A 3PL comes with a hefty price tag, which might be difficult for some small businesses to handle. As a business owner, you need to weigh the pros – not having to deal with the nightmarish web of shipping duties – with the cons, like the significant upfront investment these services require.
As you weigh your options, here are some tips from Iyer for finding an outsourcing partner:
There are many excellent shipping options for small businesses, some of which are household names. Each major carrier has its own small business solution with benefits and drawbacks.
The United States Postal Service is ideal for small businesses sending out a low volume of smaller items. It offers programs that make it easy to fulfill orders in-house, including allowing users to pay postage and print shipping labels online with an at-home pickup option.
USPS runs local routes daily, so it won’t have to go out of its way to deliver to your customers. However, USPS delays can affect small business operations and customer satisfaction.
If you ship large items that need fast delivery, FedEx is a sound option. Its small business options include a rewards program and packaging dashboard that allows you to calculate the weight and size of your packages to determine your shipping needs.
UPS, or the United Parcel Service, can deliver large shipments in one to five business days. It also has many resources for small business owners, including the ability to schedule pickups and manage customer support, and a program that offers shipping discounts and consultations to small businesses.
The best shipping provider for your small business depends on the size of your products and the volume you need to ship.
Outsourced shipping is when another company handles and fulfills your product distribution. After you start selling online, operations can grow quickly, until managing the supply chain becomes a challenge. An outsourced shipping provider can deliver your products into your customers’ hands more quickly.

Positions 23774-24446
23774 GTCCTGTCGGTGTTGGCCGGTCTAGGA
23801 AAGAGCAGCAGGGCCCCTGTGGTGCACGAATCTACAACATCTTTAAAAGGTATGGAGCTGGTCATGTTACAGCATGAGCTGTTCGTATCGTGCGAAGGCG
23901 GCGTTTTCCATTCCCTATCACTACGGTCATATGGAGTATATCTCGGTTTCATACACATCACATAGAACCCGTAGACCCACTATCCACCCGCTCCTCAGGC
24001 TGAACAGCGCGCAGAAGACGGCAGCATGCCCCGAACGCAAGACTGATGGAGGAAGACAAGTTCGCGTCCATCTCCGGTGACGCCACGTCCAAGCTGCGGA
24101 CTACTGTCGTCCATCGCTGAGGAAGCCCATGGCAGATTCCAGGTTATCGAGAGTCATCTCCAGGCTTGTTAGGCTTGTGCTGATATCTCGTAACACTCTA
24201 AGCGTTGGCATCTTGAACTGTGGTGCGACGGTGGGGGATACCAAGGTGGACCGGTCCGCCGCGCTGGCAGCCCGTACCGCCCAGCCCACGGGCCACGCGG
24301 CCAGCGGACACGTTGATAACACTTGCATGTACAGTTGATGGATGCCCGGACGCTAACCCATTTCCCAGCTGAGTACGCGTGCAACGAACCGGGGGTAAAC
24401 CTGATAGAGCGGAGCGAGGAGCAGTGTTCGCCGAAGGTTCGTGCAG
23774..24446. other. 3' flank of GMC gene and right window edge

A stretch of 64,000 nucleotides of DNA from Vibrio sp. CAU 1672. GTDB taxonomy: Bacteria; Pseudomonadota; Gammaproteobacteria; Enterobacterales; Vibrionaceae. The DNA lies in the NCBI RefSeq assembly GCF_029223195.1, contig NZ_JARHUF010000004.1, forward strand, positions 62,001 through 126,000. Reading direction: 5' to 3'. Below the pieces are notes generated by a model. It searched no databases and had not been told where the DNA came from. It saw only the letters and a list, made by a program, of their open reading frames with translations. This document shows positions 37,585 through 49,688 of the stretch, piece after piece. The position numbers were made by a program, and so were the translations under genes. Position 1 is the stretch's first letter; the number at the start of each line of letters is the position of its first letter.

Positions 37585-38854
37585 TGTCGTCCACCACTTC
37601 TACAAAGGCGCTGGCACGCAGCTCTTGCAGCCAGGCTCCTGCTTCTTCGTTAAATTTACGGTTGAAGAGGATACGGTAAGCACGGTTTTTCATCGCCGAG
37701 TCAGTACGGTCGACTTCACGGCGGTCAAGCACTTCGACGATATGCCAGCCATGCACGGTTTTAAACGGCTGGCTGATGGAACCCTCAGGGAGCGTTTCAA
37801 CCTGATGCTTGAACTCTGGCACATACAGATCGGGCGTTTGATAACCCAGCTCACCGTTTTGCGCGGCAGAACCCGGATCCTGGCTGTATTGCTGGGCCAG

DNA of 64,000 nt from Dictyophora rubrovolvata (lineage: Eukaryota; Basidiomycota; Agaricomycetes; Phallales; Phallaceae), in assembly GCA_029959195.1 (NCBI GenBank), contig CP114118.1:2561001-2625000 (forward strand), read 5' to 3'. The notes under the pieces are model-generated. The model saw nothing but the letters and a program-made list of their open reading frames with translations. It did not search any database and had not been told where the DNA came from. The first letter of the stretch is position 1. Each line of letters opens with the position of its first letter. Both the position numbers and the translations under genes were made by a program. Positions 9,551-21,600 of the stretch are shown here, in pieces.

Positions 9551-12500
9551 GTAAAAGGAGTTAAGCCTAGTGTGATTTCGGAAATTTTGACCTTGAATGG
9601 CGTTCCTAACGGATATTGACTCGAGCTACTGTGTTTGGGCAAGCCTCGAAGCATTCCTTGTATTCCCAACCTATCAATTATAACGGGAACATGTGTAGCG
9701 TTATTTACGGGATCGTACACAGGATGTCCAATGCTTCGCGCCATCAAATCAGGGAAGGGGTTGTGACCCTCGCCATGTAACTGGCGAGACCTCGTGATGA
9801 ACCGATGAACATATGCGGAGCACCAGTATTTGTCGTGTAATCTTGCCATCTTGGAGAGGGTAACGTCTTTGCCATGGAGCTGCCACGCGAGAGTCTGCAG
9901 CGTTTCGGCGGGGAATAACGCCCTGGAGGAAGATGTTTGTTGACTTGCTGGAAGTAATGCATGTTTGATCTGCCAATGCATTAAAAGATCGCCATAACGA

An outsourced shipping provider can help you meet current customers’ demands and facilitate gaining new customers and reaching far-off markets. Expanding into foreign markets doesn’t have to be complicated, either. Outsourced fulfillment centers can reduce the delay caused by international customs, lowering your return rates and increasing your profit margins.
To get a glimpse into the future of e-commerce logistics for retailers, you need only to look at the industry’s biggest player: Amazon.
“All eyes are on Amazon, given its enormous investment in logistics and desire to control the supply chain, from sourcing to transoceanic movement to warehousing to final-mile delivery to the home,” Ely said. “Technology will play a big part in optimizing that effort for them.”
“Products are getting from the manufacturer [or] vendor to the customer faster than ever,” Iyer added. “It will be interesting to see if the creation of more shipping options then creates new products, modes of transport, or other levels of innovation that we have not foreseen yet.”
Sean Peek contributed to the writing and reporting in this article. Source interviews were conducted for a previous version of this article.